Case Example 8

Accommodations for a College Student who has a Hearing Impairment

(Used with permission from DO IT:Disabilities, Opportunities, Internetworking & Technology doit@u.washington.edu University of Washington)

Michael and Graduate School

Background

My name is Michael and I am a graduate student in Rehabilitation Counseling at San Diego State University. I have a severe-profound, bilateral hearing loss and use hearing aids and speech reading (watching the movement of a person's lips) to maximize my communication abilities. I have some knowledge of American Sign Language but not enough to effectively use a sign language interpreter as an accommodation.

Access Issues

Graduate level courses emphasize student participation and the development of critical thinking skills. In addition to using a notetaker and real-time captioning, in what ways can instructors create a fully inclusive classroom environment that meets and maximizes my communication needs.

Solutions

I contacted the Office of Disability Services and coordinated the provision of real-time captioning and notetaking for use in large classrooms. However, instructors have the ability to further enhance communication accessibility by following some simple communication tips. By educating my instructors regarding my communication needs, I was able to enlist them in using the following communication strategies in their classrooms whenever they have a deaf student who prefers oral communication. (For the purpose of this case study, the term "deaf" will refer to a person with a severe/profound hearing loss who prefers oral communication. These communication tips are also helpful for many deaf students who use sign language interpreters, as well as others with varying degrees of hearing loss).

  • Ask the deaf student to choose the best seating for communication. Typically, this means a seat near the instructor so that the student can see the instructor's lips. Whenever possible, especially in small groups, use a round table or semicircular seating arrangement which enables the student to see everyone's face. Usually, the person with a hearing loss will know best where to sit. It is helpful to take into consideration the area's lighting, so the instructor is illuminated clearly.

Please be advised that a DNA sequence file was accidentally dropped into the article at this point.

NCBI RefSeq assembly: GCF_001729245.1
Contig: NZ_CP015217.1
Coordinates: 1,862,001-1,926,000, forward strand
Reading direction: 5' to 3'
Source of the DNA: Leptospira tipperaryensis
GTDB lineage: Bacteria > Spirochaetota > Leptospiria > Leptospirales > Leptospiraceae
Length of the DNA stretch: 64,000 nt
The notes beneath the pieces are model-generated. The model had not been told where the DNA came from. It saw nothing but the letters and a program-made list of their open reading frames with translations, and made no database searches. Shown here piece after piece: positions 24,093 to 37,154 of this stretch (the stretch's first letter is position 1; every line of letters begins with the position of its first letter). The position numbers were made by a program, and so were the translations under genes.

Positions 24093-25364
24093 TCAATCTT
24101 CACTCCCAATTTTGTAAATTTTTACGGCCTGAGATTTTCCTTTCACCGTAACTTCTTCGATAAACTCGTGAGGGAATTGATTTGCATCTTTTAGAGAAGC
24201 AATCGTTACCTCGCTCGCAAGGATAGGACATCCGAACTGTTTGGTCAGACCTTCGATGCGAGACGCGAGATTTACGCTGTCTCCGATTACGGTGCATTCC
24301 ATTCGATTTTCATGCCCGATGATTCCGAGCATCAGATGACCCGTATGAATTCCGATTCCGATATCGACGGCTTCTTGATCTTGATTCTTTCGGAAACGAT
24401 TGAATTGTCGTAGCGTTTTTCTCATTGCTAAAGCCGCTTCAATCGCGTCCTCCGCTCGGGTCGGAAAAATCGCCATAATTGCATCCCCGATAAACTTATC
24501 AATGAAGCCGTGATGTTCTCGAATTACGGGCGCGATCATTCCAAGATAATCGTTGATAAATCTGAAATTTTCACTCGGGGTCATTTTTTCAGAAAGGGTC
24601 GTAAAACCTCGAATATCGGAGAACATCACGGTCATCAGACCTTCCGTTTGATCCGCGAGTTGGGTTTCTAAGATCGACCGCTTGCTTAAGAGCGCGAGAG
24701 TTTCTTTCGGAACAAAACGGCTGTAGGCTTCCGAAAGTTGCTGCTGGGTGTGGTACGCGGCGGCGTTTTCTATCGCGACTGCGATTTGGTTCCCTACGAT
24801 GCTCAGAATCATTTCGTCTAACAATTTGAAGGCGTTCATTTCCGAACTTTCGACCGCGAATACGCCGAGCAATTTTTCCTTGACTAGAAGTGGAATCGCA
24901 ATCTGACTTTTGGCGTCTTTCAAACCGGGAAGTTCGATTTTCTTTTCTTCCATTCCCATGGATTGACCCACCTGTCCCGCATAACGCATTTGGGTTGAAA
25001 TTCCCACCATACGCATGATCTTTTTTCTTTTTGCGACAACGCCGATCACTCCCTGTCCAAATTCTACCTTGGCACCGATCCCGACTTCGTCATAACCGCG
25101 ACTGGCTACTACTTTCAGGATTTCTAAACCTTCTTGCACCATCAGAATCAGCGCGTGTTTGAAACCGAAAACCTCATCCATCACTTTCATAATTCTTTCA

• Avoid unnecessary pacing and speaking when writing on a chalkboard/dry-erase board. It is difficult to speech read a person in motion and impossible to speech read one whose back is turned. Write or draw on the board, then face the group and explain the work. If using an overhead projector, do not look down at it while speaking.
  • Use visual aids. For a person with a significant hearing loss, or who is deaf, vision is a primary channel for receiving communication. Make full use of available aids, including films, videotapes, overhead projectors, Power Point, diagrams, and chalkboards/dry-erase boards. Give the student time to read/analyze before speaking.
  • Make sure the student doesn't miss vital information. Write out any changes in meeting times, special assignments, and additional instructions. Allow extra time when referring to manuals and texts since the deaf student must look at what has been written and then return his attention to the instructor. Following up with e-mail is an excellent way to communicate vital information.
  • Slow down the pace of communication slightly to facilitate understanding. Do not talk too fast. Allow extra time for the deaf student to ask or answer questions.
  • Repeat questions or statements made by other students and point to the person speaking. Remember that many deaf students are cut off from whatever happens outside their visual area.
  • Allow full participation of the deaf student in the discussion. It is difficult for deaf students to participate in group discussions because many are not sure when speakers have finished. Recognize the deaf student from time to time to allow full participation by that person. Be aware of turn taking and give the deaf student a chance to look at the various students before each speaks.
  • Use hands-on experience whenever possible in training situations. Like other people, deaf people learn quickly by "doing." What may be difficult to communicate verbally may be explained easily by hands-on demonstration.

Conclusion

This case demonstrates that:

Using simple communication strategies can enhance communication access for a deaf student and, ultimately, result in a positive learning experience.

Most instructors are more than willing to follow communication tips. Students with effective self-advocacy skills can help provide the necessary education and awareness for faculty.

Communication strategies that enhance the learning experience for deaf students benefit other students as well.